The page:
Heat Stresses Fish, Too

These fish were caught earlier this year in the Big Horn Mountains.  Today, fish are stressed by warm, low waters. (Photo by Justin Davis)
These fish were caught earlier this year in the Big Horn Mountains. Today, fish are stressed by warm, low waters. (Photo by Justin Davis)

The dog days of summer are taking their toll on everyone and everything, to include the fish in our streams. Warm weather means less oxygen in the water, which equates to slower moving, more vulnerable fish. Warren Mischke, information specialist with the Game and Fish Department, reminds anglers who are going out to catch and release to fish with their survival in mind.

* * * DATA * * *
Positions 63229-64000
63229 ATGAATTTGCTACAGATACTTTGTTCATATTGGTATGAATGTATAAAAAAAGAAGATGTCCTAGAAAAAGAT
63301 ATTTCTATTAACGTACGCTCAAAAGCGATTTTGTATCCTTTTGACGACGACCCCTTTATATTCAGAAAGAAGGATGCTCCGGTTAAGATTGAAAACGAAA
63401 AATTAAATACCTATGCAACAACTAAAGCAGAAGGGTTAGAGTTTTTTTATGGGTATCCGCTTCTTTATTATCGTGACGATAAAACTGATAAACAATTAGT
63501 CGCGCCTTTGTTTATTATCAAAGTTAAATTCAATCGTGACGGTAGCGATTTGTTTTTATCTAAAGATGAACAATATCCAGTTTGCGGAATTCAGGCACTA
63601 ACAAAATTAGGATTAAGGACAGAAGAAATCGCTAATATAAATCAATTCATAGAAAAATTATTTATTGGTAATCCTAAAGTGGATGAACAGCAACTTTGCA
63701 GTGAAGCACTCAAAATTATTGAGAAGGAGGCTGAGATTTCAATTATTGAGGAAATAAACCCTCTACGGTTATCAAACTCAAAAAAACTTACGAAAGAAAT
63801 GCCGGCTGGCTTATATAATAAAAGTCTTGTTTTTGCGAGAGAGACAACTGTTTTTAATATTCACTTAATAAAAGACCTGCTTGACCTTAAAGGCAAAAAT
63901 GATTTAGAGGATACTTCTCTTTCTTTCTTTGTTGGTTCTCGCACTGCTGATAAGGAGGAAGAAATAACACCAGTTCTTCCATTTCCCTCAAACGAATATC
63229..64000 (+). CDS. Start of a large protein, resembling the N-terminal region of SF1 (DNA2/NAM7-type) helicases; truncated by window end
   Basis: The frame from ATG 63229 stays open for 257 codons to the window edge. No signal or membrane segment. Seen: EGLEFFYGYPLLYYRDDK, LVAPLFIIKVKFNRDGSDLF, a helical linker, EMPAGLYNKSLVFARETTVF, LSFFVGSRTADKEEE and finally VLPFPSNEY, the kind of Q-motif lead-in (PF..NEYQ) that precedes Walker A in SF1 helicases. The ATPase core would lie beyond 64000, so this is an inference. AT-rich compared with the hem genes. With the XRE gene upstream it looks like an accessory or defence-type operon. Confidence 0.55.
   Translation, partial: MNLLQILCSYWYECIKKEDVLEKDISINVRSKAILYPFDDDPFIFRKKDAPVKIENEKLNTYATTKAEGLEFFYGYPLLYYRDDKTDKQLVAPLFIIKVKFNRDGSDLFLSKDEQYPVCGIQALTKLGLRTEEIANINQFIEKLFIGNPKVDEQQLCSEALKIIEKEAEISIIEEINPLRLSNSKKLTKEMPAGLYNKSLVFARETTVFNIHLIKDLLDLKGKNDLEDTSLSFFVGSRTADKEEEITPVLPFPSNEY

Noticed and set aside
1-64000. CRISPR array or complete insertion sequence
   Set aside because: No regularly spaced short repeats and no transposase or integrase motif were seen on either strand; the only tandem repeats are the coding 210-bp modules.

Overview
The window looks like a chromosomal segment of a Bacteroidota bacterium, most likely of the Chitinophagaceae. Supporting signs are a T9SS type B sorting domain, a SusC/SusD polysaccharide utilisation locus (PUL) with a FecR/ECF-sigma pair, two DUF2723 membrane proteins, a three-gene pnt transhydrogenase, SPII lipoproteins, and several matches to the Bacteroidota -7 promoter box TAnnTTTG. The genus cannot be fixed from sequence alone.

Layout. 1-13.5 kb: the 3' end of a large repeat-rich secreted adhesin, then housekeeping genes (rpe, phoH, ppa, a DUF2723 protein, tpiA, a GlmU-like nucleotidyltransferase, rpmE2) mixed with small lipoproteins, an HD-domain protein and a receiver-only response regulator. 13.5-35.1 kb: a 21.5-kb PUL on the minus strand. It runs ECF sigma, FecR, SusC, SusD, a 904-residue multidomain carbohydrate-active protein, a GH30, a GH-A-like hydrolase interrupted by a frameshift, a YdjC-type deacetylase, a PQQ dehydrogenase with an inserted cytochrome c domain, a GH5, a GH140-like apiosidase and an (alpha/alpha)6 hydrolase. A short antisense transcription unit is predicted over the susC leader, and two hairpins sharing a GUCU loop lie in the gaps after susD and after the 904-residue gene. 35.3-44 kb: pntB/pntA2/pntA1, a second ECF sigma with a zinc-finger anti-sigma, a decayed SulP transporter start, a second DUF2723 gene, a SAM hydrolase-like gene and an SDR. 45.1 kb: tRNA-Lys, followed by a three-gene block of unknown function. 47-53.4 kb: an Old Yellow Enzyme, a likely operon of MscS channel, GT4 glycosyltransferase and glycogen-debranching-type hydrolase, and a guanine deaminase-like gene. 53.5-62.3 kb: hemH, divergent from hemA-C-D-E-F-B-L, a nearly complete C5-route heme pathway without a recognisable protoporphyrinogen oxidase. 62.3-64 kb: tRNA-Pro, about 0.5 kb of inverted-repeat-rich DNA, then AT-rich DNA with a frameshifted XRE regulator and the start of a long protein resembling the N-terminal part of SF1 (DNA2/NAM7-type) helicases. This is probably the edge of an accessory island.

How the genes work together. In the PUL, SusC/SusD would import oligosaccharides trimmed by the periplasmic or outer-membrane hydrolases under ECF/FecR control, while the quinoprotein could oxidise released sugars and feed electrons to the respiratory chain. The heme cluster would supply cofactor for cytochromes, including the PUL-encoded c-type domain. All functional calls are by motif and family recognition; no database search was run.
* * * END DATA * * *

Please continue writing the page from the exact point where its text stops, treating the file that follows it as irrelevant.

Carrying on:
You can help a fish survive being caught by removing or bending down the barbs on hooks.

Other ways to help the fish make it through the ordeal include increasing the drag on the line to keep the fight as short as possible, keeping fingers out of the fishs' gills, and returning the fish to the water as soon as possible. Fish who don't swim away immediately may be revived if they are gently moved back and forth in the water for a few moments to get water back in their gills. Most importantly, Mischke encourages fishermen to fish in deeper, fast moving, cooler waters, which can be found in the mountains and reservoirs.

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